Given that the weather is ultimately produced by the confluence of thousands of climatological factors that can all be measured, it is theoretically possible to create models to accurately forecast virtually all weather phenomena. When you add in the proliferation of real-time weather data now available almost anywhere in the world, the only real limitations on weather forecasts today are the modeling software and the processing power of the supercomputers running these massive meteorological models.

NOAA Weather-Forecast Supercomputers Get Huge Upgrade

Related to this, the United States National Oceanographic and Atmospsheric Agency announced the next phase in the agency’s efforts to increase supercomputing capacity around a year ago. The new Cray supercomputers have just come on line recently, boosting NOAA’s two operational supercomputers to 2.5 petaflops each, an almost 1000% increase from the earlier devices.

Statements on new NOAA Cray supercomputers

“NOAA is America’s environmental intelligence agency; we provide the information, data, and services communities need to become resilient to significant and severe weather, water, and climate events,” commented Kathryn Sullivan, Ph.D., NOAA’s Administrator. “These supercomputing upgrades will significantly improve our ability to translate data into actionable information, which in turn will lead to more timely, accurate, and reliable forecasts.”

“We continue to make significant, critical investments in our supercomputers and observational platforms,” noted Louis Uccellini, Ph.D., director of the National Weather Service. “By increasing our overall capacity, we’ll be able to process quadrillions of calculations per second that all feed into our forecasts and predictions. This boost in processing power is essential as we work to improve our numerical prediction models for more accurate and consistent forecasts required to build a Weather Ready Nation.”

Peter Ungaro, president and CEO of Cray, expressed his enthusiasm about working with the NOAA: “We are excited to provide NOAA’s National Weather Service with advanced supercomputing capabilities for running operational weather forecasts with greater detail and precision. This investment to increase their supercomputing capacity will allow the National Weather Service to both augment current capabilities and run more advanced models. We are honored these forecasts will be prepared using Cray supercomputers.”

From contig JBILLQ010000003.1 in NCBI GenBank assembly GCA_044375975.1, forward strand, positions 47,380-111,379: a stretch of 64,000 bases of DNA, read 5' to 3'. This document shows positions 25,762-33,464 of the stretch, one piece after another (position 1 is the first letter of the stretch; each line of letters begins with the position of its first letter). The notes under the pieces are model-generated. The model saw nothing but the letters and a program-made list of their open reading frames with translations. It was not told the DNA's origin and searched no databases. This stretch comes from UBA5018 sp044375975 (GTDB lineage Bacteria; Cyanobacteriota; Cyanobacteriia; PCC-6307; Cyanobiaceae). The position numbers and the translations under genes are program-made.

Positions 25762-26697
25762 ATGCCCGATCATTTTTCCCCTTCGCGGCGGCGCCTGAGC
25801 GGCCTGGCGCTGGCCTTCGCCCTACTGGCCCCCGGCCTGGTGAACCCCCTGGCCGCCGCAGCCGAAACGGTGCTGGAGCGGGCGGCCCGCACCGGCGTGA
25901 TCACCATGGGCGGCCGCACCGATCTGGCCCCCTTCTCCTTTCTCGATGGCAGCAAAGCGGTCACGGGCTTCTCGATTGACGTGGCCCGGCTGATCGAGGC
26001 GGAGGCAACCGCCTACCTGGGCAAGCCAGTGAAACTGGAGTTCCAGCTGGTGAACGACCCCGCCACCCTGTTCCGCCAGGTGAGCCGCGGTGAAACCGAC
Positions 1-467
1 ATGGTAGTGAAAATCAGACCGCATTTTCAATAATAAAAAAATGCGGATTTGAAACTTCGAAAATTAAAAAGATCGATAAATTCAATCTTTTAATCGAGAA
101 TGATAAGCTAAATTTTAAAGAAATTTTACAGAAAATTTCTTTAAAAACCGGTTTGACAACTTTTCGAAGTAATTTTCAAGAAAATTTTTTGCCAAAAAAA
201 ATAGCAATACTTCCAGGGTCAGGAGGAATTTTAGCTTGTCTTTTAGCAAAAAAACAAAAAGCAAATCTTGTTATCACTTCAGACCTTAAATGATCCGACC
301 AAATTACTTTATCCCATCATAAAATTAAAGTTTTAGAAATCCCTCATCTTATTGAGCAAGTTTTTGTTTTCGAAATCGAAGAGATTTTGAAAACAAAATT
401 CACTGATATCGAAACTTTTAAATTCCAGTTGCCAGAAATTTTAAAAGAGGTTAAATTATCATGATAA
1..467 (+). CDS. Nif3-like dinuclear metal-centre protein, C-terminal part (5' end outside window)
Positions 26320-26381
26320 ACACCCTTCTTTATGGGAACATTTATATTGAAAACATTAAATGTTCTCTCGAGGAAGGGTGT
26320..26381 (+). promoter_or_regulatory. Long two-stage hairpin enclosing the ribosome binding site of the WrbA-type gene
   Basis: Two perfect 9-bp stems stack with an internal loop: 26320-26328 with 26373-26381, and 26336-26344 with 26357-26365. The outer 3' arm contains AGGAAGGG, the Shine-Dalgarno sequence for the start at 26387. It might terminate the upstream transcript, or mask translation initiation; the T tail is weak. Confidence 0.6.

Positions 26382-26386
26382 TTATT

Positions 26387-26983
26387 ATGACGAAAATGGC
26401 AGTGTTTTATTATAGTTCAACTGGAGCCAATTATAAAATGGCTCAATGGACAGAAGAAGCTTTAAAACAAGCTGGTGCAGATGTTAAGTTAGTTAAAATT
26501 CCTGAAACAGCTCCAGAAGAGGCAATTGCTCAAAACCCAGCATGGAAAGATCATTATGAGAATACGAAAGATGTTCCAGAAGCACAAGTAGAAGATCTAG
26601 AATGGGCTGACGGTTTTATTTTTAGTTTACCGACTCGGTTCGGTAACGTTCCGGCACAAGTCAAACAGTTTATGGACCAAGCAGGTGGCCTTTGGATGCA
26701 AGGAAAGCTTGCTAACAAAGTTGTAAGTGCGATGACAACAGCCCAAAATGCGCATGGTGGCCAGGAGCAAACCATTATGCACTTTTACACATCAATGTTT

NWS has upgraded weather forecasting models

With this larger capacity, the National Weather Service is using an upgraded version of the Global Forecast System with greater resolution extending longer out in time – the new system will boost resolution from 27 km to 13 km out to 10 days and 55 km to 33 km for 11 to 16 days. In addition, the NWS’s Global Ensemble Forecast System has been upgraded by increasing the number of vertical levels from 42 to 64 and increasing the horizontal resolution from 55 km to 27 km out to eight days and 70 km to 33 km from nine days to 16 days.

These NOAA supercomputer capacity upgrades are part of an ongoing upgrade program that began in July 2013. The National Weather Service has upgraded almost all of its existing models, and has also operationalized the highly acclaimed High-Resolution Rapid Refresh model, which automatically provides 15-hour forecasts hourly throughout the day.

The boost in supercomputing capacity comes thanks to a $44.5 million contract with IBM, who has appointed Cray Inc. (based in Seattle) as the subcontractor to provide the new systems to NOAA.

Of note, Cray supercomputers are involved in weather forecasting in over 60% of global weather centers, including the UK’s national weather service, Germany’s national meteorological service and the U.S. NOAA / NWS.